21 Software Engineering Interview Questions With Answers was originally published on Springboard.
What should you expect in your first software engineering interview? That depends on the role you’ve applied for!
Software engineering jobs tend to fall under two categories: domain-specific or general programming.
For a general programming or web development role, the process is fundamentally different. These interviews evaluate your problem-solving ability as well as your coding proficiency, so recruiters are likely to ask questions ranging from the technical to the behavioral.
In this blog post, we’ve compiled a list of 21 most common questions in a software engineering interview, along with succinctly-written answers curated from authority sources around the web.
Technical software engineering interview questions
1. Describe the process you use for writing a piece of code, from requirements to delivery.
“The software development process or life cycle is a structure imposed on the development of a software product. There are several models for such processes, each describing approaches to a variety of tasks or activities that take place during the process.
1. Requirements Analysis
Extracting the requirements of a desired software product is the first task in creating it. While customers probably believe they know what the software is to do, it may require skill and experience in software engineering to recognize incomplete, ambiguous or contradictory requirements.
Specification is the task of precisely describing the software to be written, in a mathematically rigorous way. In practice, most successful specifications are written to understand and fine-tune applications that were already well-developed, although safety-critical software systems are often carefully specified prior to application development. Specifications are most important for external interfaces that must remain stable.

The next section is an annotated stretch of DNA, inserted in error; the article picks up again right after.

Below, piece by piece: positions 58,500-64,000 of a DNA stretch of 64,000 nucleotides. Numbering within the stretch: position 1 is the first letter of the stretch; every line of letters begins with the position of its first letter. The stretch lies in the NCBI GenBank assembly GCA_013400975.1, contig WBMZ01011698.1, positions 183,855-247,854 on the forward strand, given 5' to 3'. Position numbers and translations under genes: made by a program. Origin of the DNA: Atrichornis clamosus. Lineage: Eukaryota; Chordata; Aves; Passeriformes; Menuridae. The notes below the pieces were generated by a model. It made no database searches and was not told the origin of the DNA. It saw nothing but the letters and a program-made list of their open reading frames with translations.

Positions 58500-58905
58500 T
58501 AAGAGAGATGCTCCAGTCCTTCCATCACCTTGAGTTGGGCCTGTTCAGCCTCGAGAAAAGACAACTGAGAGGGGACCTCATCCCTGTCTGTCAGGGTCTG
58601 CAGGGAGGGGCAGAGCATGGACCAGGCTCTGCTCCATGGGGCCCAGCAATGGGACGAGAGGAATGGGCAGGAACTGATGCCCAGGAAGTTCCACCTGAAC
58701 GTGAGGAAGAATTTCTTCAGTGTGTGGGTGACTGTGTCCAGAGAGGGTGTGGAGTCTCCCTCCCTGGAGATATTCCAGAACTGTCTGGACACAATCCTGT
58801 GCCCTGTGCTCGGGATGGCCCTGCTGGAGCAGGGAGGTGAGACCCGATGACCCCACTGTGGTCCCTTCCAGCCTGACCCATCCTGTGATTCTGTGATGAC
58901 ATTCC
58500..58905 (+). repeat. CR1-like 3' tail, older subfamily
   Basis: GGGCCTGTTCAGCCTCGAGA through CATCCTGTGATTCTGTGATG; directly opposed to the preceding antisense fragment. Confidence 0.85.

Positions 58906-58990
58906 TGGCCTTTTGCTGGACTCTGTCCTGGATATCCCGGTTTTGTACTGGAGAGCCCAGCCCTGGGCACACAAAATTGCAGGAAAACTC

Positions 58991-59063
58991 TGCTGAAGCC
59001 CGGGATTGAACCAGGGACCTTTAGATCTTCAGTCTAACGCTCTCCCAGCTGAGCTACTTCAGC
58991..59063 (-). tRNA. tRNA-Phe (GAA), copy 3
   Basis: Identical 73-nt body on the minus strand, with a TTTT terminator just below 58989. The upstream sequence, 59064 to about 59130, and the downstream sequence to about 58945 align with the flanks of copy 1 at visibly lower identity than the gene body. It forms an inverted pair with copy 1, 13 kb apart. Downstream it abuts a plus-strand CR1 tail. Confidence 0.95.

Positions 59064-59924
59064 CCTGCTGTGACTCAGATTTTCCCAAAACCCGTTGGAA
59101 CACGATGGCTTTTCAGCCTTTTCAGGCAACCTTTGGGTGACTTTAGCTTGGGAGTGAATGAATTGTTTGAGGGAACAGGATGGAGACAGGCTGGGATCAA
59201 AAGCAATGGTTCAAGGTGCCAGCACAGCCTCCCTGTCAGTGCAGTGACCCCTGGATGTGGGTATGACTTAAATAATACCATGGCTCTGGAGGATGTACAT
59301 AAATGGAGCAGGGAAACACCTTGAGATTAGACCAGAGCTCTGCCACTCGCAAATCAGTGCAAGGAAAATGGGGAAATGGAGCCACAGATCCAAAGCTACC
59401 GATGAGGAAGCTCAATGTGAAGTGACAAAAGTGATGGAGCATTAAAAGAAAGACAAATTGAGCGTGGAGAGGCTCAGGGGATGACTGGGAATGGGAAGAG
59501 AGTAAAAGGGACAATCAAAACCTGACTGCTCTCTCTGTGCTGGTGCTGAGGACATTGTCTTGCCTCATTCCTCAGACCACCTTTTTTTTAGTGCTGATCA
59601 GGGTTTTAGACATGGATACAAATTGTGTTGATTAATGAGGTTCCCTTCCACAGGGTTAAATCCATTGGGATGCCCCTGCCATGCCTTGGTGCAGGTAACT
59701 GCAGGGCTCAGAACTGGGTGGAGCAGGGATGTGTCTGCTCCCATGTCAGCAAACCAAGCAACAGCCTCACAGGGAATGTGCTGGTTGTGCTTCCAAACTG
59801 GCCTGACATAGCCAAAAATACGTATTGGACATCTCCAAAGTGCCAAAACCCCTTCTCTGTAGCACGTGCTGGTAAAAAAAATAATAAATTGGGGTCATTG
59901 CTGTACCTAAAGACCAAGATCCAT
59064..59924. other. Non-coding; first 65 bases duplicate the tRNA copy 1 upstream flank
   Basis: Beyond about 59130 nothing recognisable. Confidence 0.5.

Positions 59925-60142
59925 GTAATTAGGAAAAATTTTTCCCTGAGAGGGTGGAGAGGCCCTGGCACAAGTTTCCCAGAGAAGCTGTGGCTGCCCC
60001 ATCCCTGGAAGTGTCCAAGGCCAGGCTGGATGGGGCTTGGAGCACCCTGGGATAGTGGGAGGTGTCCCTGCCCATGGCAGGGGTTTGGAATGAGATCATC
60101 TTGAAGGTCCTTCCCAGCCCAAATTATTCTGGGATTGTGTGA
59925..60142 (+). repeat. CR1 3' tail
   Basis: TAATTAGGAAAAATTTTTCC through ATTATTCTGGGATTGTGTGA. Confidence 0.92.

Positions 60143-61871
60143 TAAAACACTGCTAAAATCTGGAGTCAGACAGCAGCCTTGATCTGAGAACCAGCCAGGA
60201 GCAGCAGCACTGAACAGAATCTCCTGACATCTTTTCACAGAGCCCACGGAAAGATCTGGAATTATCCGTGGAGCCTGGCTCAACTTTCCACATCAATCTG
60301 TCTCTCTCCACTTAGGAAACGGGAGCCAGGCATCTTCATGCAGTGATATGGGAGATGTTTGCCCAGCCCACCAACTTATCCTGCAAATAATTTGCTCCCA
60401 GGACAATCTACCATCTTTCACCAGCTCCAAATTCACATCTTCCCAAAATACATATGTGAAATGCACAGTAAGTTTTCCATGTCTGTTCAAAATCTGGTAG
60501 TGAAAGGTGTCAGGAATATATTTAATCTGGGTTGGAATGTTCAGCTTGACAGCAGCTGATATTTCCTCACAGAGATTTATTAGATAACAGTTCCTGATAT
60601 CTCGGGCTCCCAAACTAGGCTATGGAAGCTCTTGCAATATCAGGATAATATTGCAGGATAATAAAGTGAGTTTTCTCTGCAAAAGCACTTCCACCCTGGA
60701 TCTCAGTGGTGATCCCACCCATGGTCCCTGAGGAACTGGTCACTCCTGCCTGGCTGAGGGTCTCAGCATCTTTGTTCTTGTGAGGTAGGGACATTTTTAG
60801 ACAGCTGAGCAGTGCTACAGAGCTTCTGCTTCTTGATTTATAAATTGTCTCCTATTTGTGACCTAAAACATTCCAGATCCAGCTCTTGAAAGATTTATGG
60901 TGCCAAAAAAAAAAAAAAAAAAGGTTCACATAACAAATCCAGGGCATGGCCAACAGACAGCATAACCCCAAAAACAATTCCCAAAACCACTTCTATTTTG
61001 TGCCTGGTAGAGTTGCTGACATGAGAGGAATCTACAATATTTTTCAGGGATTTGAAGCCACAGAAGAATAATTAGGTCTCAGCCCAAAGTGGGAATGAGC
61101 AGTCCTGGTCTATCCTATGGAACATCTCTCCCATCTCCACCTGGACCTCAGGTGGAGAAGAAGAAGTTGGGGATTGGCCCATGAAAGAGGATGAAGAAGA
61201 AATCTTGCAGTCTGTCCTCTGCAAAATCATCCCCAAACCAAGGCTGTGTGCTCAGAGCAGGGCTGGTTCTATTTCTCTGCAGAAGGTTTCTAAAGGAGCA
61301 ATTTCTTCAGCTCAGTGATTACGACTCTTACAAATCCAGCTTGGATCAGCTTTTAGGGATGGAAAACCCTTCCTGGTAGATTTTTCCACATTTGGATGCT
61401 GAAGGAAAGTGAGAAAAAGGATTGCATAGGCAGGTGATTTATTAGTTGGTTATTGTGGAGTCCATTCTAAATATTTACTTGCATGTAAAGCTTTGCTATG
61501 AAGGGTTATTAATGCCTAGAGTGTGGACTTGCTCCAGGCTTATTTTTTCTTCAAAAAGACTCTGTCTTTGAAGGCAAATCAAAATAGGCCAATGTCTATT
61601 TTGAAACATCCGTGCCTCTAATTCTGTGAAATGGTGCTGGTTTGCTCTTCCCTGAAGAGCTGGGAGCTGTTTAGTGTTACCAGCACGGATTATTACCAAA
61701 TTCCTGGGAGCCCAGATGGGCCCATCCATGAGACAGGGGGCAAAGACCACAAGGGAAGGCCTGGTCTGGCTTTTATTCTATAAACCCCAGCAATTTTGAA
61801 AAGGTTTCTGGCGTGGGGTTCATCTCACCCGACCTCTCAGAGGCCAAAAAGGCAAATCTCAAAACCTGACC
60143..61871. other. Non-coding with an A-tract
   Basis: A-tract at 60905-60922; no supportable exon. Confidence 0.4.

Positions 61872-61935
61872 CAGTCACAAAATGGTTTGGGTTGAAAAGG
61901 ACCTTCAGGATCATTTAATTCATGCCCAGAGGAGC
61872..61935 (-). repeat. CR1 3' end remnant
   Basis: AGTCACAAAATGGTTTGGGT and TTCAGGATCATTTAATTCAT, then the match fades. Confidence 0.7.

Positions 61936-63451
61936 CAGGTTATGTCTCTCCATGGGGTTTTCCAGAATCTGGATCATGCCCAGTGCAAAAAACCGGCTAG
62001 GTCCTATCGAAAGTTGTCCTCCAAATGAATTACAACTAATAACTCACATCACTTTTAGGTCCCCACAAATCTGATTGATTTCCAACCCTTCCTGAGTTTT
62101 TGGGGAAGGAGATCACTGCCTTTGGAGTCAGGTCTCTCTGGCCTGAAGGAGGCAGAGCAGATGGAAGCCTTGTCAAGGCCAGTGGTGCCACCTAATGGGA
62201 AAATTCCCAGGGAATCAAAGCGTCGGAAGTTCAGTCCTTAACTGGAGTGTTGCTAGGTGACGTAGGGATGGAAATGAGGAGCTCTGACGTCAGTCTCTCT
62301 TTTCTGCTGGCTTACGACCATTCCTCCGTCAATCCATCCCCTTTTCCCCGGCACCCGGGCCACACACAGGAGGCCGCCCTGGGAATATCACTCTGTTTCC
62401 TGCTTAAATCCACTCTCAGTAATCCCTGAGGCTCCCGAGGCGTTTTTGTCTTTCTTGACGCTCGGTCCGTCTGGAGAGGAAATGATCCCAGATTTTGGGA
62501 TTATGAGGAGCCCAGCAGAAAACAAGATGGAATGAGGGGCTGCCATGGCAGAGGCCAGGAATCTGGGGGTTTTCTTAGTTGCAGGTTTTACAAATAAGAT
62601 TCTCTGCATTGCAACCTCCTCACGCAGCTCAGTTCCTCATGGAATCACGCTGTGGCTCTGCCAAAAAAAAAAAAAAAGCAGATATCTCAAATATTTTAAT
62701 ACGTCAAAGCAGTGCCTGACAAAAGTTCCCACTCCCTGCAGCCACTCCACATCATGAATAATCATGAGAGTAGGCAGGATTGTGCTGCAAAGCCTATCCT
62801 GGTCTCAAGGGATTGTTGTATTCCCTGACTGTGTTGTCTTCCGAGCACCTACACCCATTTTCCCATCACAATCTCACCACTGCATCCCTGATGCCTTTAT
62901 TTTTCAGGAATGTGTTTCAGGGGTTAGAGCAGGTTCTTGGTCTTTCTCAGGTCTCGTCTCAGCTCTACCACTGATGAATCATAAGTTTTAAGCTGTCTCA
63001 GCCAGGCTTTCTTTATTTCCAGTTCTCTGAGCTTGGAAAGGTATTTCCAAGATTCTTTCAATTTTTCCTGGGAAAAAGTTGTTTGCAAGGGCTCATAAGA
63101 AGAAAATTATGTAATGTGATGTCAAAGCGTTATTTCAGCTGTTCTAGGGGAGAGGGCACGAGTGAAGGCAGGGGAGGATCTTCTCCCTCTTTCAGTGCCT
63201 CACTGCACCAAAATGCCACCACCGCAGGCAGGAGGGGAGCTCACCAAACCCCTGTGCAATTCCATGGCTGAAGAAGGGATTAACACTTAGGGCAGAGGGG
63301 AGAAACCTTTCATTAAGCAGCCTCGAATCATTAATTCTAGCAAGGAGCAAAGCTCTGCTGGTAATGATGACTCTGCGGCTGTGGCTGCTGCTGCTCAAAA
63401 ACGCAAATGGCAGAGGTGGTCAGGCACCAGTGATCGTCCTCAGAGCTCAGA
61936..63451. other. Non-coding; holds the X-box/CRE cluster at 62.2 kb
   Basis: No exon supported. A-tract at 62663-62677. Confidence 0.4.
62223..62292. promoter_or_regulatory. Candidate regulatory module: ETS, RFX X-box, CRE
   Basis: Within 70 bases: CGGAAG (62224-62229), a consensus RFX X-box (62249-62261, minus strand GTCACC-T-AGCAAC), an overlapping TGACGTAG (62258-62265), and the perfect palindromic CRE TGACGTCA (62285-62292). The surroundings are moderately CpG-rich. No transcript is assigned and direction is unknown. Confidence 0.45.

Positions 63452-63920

3. Software architecture
The architecture of a software system refers to an abstract representation of that system. Architecture is concerned with making sure the software system will meet the requirements of the product, as well as ensuring that future requirements can be addressed.”
2. What programming languages do you use? Which three do you prefer, or are most familiar with?
3. How do you make sure that your code can handle different kinds of error situations?
“I write tests that describe the expected error situations and check to see that they are handled appropriately. If the software is legacy and prone to generating exceptions, I’ll wrap it up to report the exceptions to get an idea of what needs attention first, and start attacking it there. Of course where required, we’ll use try/catch. Mostly I try to follow the rigorous WOMM development process.”
4. What has your experience been like as part of an agile software development process, if any?